# Sorry! It's about maths again, I need some more help!

Hi
Sorry to bug you again. It's about simualtaneous equations again. The question is:

Solve the simualtaneous equations

x^2 - 4y^2 = 24
x + 2y = 6

When I posted this b4 I didnt understand how number like 36 and 12y^2 were obtained, so could you explain please?

BTW, I know the answers are
x = 5
y = 0.5

I just dont understand how you get there.

Thank-you!
Hi
Sorry to bug you again. It's about simualtaneous equations again. The question is:

Solve the simualtaneous equations

x^2 - 4y^2 = 24
x + 2y = 6

When I posted this b4 I didnt understand how number like 36 and 12y^2 were obtained, so could you explain please?

BTW, I know the answers are
x = 5
y = 0.5

I just dont understand how you get there.

Thank-you!

Read my solution on the second page of your other post. If things still aren't clear, ask again for help.
Hi
Sorry to bug you again. It's about simualtaneous equations again. The question is:

Solve the simualtaneous equations

x^2 - 4y^2 = 24
x + 2y = 6

When I posted this b4 I didnt understand how number like 36 and 12y^2 were obtained, so could you explain please?

BTW, I know the answers are
x = 5
y = 0.5

I just dont understand how you get there.

Thank-you!

You know that x+2y=6 therefor x=6-2y sub into x^2-4y^2=24 to get

(6-2y)^2-4y^2=24

expand to get:

36-24y+4y^2-4y^2-24=0

12-24Y=0 therefore Y=0.5, sub Y=0.5 into x+2y=6 therefore X=5.
(1) x^2 - 4y^2 = 24
(2) x + 2y = 6

x = 6 - 2y

so into equation (1)

(6 - 2y)^2 - 4y^2 = 24
(36 - 24y +4y^2) - 4y^2 = 24

get together all the terms

36 - 24y = 24 ==>(the +4y^2 and -4y^2 cancel out)

so -24y = 24 - 36 = -12
so 24y = 12
therefore y 0.5

put y = 0.5 into (2) x + (2*0.5) = 6
x + 1 = 6
so x = 5

x = 5
y = 0.5
Are you sure you get simultaneous equations that are quadratic? I thought at GCSE level they where linear equations?
Bhaal85
Are you sure you get simultaneous equations that are quadratic? I thought at GCSE level they where linear equations?

These Simultaneous Equations are AS Level Pure 1..
bono
These Simultaneous Equations are AS Level Pure 1..

That is what I thought, but the thread starter said they had a GCSE mock, surely this wont be on it?
Bhaal85
That is what I thought, but the thread starter said they had a GCSE mock, surely this wont be on it?

linear simultaneous equations ddint even turn up on my gcse exam....but yes, these harder quad. ones r AS Level pure 1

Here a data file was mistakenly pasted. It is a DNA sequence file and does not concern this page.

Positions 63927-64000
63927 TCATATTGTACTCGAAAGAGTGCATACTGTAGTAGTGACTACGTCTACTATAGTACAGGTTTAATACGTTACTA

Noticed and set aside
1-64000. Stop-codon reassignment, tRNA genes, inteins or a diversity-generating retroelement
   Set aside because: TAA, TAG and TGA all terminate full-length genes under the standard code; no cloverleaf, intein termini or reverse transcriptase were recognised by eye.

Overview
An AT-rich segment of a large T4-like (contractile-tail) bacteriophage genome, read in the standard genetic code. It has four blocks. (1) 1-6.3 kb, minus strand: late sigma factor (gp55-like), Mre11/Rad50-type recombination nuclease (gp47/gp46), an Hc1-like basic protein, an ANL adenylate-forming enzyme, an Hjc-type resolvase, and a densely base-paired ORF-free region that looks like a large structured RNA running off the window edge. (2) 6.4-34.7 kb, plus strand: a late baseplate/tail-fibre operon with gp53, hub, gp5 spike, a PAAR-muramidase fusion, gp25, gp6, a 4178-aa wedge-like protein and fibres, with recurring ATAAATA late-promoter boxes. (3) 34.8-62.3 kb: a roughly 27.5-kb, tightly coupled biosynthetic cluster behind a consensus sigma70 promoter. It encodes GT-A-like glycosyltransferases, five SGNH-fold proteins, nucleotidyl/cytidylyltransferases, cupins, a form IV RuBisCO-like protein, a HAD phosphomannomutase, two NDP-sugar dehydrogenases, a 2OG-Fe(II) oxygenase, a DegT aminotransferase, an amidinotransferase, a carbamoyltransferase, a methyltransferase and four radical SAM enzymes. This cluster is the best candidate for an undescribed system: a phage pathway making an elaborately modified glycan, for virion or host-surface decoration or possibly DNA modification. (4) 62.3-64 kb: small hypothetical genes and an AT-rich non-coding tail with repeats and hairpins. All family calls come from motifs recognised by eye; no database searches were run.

bono
linear simultaneous equations ddint even turn up on my gcse exam....but yes, these harder quad. ones r AS Level pure 1

Its not hard.
Bhaal85
Its not hard.

well obviously, i meant "harder than linear which is extremely easy"
bono
well obviously, i meant "harder than linear which is extremely easy"

this is not of pure 1 standard since the quadratics cancel out.... so it's still linear in a sense.... all you do is substitute in and square out, which i'm sure GCSE maths pupils are capable of doing... the quadratics are just there to scare people off.
4Ed
this is not of pure 1 standard since the quadratics cancel out.... so it's still linear in a sense.... all you do is substitute in and square out, which i'm sure GCSE maths pupils are capable of doing... the quadratics are just there to scare people off.

lol - maths does well in scaring people.
bono
These Simultaneous Equations are AS Level Pure 1..

No they're not because the squared terms cancel.
Darkness
No they're not because the squared terms cancel.

i wasnt really looking, sorry.

yes, they do cancel out........

but if it came up on P1 Exam, i wouldnt mind!!
bono
i wasnt really looking, sorry.

yes, they do cancel out........

but if it came up on P1 Exam, i wouldnt mind!!

lol. I'm sure you wouldn't!
bono
i wasnt really looking, sorry.

yes, they do cancel out........

but if it came up on P1 Exam, i wouldnt mind!!

The only topic I have ever found slighlty hard at P1 was Transformations, and Transformations of trig functions. Pain.
Bhaal85
The only topic I have ever found slighlty hard at P1 was Transformations, and Transformations of trig functions. Pain.

i hate transofrmations, not hard, but its just tedious...
bono
i hate transofrmations, not hard, but its just tedious...

Ok simple question:

Y=x^3 is transformed firstly by a stretch on the x-axis by S.F 3 and translated by

(0)
(-3)

What is the result of the transformation?
Bhaal85
Ok simple question:

Y=x^3 is transformed firstly by a stretch on the x-axis by S.F 3 and translated by

(0)
(-3)

What is the result of the transformation?

If I remember correctly...

Stretch on the x-axis by a factor of 3, means that:

(1,1) ==> (3, 1)

So x ==> x/3

Translated:

x stays the same
y ==> y + 3

y + 3 = (x/3)^3
y = (x/3)^3 - 3

Was I close?
byb3
If I remember correctly...

Stretch on the x-axis by a factor of 3, means that:

(1,1) ==> (3, 1)

So x ==> x/3

Translated:

x stays the same
y ==> y + 3

y + 3 = (x/3)^3
y = (x/3)^3 - 3

Was I close?

Yep, you where right. I didn't realise you could tackle it that way. I just did it this way:

(1/3 times X)^3 - 3 = (X/3)^3 - 3